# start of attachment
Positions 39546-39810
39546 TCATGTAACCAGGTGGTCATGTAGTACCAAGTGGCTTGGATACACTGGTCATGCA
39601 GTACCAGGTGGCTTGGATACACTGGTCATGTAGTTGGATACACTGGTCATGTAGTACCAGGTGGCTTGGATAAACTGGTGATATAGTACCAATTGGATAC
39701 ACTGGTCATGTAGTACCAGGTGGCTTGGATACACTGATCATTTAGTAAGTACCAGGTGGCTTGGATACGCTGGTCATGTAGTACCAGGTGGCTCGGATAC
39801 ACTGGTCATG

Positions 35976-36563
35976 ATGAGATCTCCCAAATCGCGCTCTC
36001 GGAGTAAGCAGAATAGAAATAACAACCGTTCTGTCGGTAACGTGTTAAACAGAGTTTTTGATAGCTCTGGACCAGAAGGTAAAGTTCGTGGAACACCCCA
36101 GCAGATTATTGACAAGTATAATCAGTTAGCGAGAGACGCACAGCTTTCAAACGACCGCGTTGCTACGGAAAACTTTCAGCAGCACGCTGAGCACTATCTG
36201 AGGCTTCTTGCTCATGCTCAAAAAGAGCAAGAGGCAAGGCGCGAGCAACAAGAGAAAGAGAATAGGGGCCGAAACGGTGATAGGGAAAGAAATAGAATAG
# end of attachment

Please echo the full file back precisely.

Positions 39546-39810
39546 TCATGTAACCAGGTGGTCATGTAGTACCAAGTGGCTTGGATACACTGGTCATGCA
39601 GTACCAGGTGGCTTGGATACACTGGTCATGTAGTTGGATACACTGGTCATGTAGTACCAGGTGGCTTGGATAAACTGGTGATATAGTACCAATTGGATAC
39701 ACTGGTCATGTAGTACCAGGTGGCTTGGATACACTGATCATTTAGTAAGTACCAGGTGGCTTGGATACGCTGGTCATGTAGTACCAGGTGGCTCGGATAC
39801 ACTGGTCATG

Positions 35976-36563
35976 ATGAGATCTCCCAAATCGCGCTCTC
36001 GGAGTAAGCAGAATAGAAATAACAACCGTTCTGTCGGTAACGTGTTAAACAGAGTTTTTGATAGCTCTGGACCAGAAGGTAAAGTTCGTGGAACACCCCA
36101 GCAGATTATTGACAAGTATAATCAGTTAGCGAGAGACGCACAGCTTTCAAACGACCGCGTTGCTACGGAAAACTTTCAGCAGCACGCTGAGCACTATCTG
36201 AGGCTTCTTGCTCATGCTCAAAAAGAGCAAGAGGCAAGGCGCGAGCAACAAGAGAAAGAGAATAGGGGCCGAAACGGTGATAGGGAAAGAAATAGAATAG